The Dim-Post

March 4, 2012

Encouraging trend

Filed under: polls — danylmc @ 8:40 am

Roy Morgan has a new poll out, and this graph shows the post-election National vs Greens/Labour vote. Basically Labour is gaining and the Greens are holding steady.

Maybe National are implementing unpopular policies now on the hope that they’ll pay off over three years, and they’ll be re-elected on the strength of an economic recovery. I think this is unlikely. Asset sales, welfare reform and public service cuts are happening because they have to – English is broke and boxed into a corner fiscally.


  1. Put some dates on the x axis

    Comment by Andrew R — March 4, 2012 @ 8:55 am

  2. that’s not ‘have to’ in the sense of there being no alternative – they could reverse the tax cuts, cancel motorway-building plans, remove the implicit subsidies in the ETS… Other possibilities include seizing back all the money given to Iwi in Maori land claims, seizing the assets of privately-owned companies, selling the people of Invercargill into slavery, distracting the public by declaring war on Samoa…
    It’s more a case of that they have to do something, and this is the solution that their ideology suggests.

    Comment by kahikatea — March 4, 2012 @ 9:12 am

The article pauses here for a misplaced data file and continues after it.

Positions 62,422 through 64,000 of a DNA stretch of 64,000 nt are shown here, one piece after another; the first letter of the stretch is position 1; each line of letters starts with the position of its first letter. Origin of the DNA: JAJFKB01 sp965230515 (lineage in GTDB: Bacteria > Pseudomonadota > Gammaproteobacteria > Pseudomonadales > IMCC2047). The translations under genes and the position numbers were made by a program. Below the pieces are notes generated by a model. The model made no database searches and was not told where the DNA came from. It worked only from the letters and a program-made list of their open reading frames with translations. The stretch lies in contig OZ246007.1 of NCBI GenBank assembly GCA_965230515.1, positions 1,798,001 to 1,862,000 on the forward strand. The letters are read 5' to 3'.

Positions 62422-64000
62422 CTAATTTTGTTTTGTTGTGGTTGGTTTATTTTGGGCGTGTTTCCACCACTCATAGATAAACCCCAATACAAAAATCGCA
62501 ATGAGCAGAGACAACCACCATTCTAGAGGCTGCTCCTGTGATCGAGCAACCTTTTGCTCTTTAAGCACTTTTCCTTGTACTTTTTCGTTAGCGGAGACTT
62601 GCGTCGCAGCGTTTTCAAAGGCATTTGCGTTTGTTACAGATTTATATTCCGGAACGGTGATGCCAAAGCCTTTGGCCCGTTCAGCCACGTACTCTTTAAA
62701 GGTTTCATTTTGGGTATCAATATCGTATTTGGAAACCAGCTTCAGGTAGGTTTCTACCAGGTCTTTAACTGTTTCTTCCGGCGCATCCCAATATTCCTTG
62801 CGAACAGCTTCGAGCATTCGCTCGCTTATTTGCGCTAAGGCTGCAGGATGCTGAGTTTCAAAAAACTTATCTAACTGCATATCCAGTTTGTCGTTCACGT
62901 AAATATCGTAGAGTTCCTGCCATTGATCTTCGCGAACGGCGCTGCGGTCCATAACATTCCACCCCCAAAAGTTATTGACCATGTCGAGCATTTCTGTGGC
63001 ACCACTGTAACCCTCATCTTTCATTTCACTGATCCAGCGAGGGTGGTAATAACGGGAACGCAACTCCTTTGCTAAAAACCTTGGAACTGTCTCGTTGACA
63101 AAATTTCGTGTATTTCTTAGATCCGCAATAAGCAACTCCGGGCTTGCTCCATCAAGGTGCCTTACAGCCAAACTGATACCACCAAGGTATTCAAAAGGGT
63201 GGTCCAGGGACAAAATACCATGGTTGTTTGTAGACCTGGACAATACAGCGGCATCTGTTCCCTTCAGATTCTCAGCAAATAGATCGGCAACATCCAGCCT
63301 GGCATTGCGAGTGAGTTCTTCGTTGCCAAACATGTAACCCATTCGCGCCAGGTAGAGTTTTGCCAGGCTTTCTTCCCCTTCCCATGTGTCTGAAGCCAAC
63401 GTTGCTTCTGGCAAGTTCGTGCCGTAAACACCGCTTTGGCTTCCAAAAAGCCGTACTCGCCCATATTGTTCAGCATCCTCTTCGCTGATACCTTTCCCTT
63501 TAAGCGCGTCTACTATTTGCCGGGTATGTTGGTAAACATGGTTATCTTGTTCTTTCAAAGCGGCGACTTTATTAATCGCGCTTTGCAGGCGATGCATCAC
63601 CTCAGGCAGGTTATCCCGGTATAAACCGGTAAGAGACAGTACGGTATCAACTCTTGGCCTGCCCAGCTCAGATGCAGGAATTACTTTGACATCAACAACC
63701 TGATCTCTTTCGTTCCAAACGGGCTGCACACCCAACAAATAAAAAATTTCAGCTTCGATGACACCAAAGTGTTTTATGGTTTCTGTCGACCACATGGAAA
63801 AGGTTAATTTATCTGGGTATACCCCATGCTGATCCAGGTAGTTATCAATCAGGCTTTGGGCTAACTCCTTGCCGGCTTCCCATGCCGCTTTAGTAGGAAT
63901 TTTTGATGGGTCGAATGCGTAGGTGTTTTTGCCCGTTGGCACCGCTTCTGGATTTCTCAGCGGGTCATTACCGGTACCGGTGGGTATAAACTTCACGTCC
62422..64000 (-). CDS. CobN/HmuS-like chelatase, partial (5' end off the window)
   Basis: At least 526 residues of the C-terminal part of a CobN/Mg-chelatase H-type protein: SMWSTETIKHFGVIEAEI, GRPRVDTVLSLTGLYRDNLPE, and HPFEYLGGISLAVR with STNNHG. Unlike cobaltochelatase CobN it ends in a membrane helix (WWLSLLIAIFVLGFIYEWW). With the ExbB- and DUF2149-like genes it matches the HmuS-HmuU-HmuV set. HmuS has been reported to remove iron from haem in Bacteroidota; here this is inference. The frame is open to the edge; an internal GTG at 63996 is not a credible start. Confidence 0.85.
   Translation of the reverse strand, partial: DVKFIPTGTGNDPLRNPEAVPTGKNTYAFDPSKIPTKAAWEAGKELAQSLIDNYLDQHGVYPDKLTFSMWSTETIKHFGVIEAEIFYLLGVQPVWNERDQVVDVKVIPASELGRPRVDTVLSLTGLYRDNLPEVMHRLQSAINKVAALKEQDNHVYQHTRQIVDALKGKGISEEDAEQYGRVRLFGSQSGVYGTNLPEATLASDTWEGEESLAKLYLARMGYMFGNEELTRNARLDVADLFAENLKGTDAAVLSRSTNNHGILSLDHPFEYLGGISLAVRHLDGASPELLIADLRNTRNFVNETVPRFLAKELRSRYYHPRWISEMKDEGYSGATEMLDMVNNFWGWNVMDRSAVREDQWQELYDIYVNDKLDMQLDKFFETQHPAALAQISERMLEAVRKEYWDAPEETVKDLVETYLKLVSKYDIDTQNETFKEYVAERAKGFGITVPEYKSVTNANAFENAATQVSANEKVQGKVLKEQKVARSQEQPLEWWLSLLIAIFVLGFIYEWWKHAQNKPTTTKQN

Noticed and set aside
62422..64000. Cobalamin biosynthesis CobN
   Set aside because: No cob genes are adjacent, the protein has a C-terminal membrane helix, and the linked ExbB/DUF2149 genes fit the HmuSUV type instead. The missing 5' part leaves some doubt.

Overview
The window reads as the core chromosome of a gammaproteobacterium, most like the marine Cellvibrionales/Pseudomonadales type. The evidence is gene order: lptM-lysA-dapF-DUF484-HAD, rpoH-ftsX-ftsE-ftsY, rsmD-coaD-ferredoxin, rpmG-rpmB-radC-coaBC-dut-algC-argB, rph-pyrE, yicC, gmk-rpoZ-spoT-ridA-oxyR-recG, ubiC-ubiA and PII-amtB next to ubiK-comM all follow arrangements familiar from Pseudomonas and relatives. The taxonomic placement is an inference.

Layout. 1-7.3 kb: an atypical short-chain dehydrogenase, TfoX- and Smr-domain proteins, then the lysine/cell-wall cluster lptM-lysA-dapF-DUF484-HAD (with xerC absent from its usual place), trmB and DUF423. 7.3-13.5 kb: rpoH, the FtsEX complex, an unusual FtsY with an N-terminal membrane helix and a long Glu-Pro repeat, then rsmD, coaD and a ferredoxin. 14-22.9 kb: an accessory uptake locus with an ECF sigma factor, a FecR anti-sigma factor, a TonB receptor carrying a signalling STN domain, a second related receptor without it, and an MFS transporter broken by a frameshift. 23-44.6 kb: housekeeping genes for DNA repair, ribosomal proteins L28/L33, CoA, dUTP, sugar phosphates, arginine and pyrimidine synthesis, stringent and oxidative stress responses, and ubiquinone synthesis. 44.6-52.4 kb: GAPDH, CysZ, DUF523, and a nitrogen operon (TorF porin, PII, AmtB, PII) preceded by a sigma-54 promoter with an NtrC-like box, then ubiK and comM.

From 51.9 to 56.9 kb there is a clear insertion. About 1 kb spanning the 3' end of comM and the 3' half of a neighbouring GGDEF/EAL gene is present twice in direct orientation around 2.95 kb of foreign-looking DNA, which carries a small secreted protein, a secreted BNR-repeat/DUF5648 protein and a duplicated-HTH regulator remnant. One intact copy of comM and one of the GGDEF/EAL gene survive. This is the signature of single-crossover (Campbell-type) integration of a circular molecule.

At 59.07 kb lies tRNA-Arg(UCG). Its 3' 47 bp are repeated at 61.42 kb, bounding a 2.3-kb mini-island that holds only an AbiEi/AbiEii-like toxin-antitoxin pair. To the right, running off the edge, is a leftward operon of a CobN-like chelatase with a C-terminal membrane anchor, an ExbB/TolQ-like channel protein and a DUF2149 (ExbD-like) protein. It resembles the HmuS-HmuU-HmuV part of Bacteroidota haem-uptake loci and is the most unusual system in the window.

3. “selling the people of Invercargill into slavery,”

    I’d vote for that one.

    Comment by Amy — March 4, 2012 @ 10:25 am

  4. Not sure if National are thinking too far ahead or if they aren’t thinking far ahead enough. It’s very hard to see how asset sales, welfare reform, and public service cuts are going to help growth by 2014. National’s thinking seems to be one of the following:

    1) Voters care about the deficit and not growth — which goes against all the historical evidence
    2) We’re going to rely on the global economy to surge and drag us along — which seems too optimistic
    3) We have a SUPER-SECRET PLAN to charge growth which we’re saving for closer to the next election
    4) We’re fucked in 2014, might as well get this ideological stuff done while we have the numbers

    Kind of hoping for 3!

    Comment by bradluen — March 4, 2012 @ 10:56 am

  5. Agree with Kahikatea, the policies National is currently pushing will not lead to more growth. If anything, they will create a more unequal society, making us all poorer.

    Comment by alex — March 4, 2012 @ 11:04 am

  6. It’s number 4, sorry

    Comment by Angela Hart — March 4, 2012 @ 11:06 am

  7. 27 months is a long time in politics. What seems tough today and therefore exposes the plastic interior of Mr Key, will ease into acceptance. The Nats will guide that worm up again. Watch for populists announcements soon.

    Comment by ianmac — March 4, 2012 @ 11:07 am

  8. @Brad. I am starting to think that #4 is the case. I actually don’t think Key will see out this term, if he knows he is slipping he will jump ship and retire, leaving the rest to fight over the scraps

    Comment by max — March 4, 2012 @ 11:17 am

  9. @ianmac – how is forcing solo mums to work not a populist announcement?

    Comment by ieuan — March 4, 2012 @ 11:22 am